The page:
From: Kennedy Space Center
Posted: Thursday, September 25, 2014
On Monday, Sept. 29, news media will have the opportunity to observe the rollout of the United Launch Alliance Delta IV Heavy rocket in preparation for the first flight test of NASA’s new Orion spacecraft. The launch vehicle will be moved from the Horizontal Integration Facility to the launch pad at Space Launch Complex 37 on Cape Canaveral Air Force Station in Florida.
On hand to make remarks during the rollout will be Robert D. Cabana, director of NASA’s Kennedy Space Center, and Tony Taliancich, East Coast launch director for United Launch Alliance.
On Tuesday, Sept. 30, news media will have the opportunity to see the Delta IV be raised from the horizontal to vertical position in its launch configuration. Orion is scheduled to be transported to Space Launch Complex 37 in mid-November for hoisting atop the rocket.
News media who wish to be present for the rollout should be at Kennedy’s Press Site at 11 a.m. EDT on Monday, Sept. 29, to be taken to the Horizontal Integration Facility.
News media who wish to witness the Delta IV being hoisted into the launch configuration should be at the Press Site at 8 a.m. Tuesday, Sept. 30, to be transported to a location adjacent to the launch pad to observe the activity.
News media without permanent credentials must apply for accreditation by 1 p.m. on Friday, Sept. 26. Two forms of government-issued identification are required to receive a badge. One must be with a photograph such as a driver’s license or passport. Badges will be available for pickup at the Kennedy Badging Office, located on State Road 405 east of the Kennedy Space Center Visitor Complex. Hours for the Kennedy Badging Office are 6 a.m. to 3 p.m.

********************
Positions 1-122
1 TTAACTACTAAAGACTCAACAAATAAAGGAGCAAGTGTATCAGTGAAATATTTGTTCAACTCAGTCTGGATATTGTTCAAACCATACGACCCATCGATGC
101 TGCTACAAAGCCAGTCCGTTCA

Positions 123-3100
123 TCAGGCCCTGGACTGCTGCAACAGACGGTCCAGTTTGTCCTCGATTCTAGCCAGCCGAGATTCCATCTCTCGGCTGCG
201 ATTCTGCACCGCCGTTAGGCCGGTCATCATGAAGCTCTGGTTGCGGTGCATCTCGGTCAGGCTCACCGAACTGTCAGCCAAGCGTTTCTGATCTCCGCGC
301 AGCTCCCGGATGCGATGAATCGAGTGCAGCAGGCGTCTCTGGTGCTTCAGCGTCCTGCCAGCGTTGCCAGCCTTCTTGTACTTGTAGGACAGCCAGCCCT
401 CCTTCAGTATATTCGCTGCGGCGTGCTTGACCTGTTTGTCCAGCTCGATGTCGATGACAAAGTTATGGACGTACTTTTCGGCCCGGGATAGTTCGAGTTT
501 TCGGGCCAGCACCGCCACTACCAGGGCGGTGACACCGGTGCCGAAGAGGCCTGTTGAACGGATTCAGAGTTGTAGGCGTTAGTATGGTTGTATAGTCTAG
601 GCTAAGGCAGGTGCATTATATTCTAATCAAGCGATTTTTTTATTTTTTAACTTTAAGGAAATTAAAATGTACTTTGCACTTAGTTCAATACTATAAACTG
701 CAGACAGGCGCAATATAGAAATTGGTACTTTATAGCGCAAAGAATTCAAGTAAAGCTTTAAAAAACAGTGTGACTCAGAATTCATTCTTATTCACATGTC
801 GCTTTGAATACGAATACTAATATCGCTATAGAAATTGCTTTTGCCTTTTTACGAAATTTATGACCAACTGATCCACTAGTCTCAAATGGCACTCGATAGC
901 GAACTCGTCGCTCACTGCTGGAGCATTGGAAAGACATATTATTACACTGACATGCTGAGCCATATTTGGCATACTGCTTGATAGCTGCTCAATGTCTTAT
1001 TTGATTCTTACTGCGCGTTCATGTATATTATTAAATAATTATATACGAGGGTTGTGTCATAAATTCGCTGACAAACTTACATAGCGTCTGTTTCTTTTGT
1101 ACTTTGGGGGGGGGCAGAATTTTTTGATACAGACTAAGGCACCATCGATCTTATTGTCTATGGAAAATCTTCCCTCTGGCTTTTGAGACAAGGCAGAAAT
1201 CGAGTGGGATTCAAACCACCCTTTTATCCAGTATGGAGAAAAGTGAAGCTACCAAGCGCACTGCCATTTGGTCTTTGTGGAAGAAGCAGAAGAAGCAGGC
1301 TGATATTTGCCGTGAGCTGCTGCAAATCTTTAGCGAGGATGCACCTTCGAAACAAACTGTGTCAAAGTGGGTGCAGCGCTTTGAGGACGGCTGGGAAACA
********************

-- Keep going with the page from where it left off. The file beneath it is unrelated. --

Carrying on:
Media must apply for credentials online at:
International media accreditation for this event is closed. Green card holders must submit a scanned copy of their card by email firstname.lastname@example.org for credential request processing no later than 1 p.m. on Friday, Sept. 26. Questions about accreditation may be addressed to Jennifer Horner at 321-867-6598.
During Orion’s flight test, scheduled for Dec. 4, the spacecraft will travel 3,600 miles in altitude above the Earth’s surface and return home at speeds of 20,000 miles per hour while enduring temperatures near 4,000 degrees Fahrenheit. The flight is designed to test many of the systems critical to Orion before the spacecraft begins carrying humans to deep-space destinations on future missions. For more information, visit:
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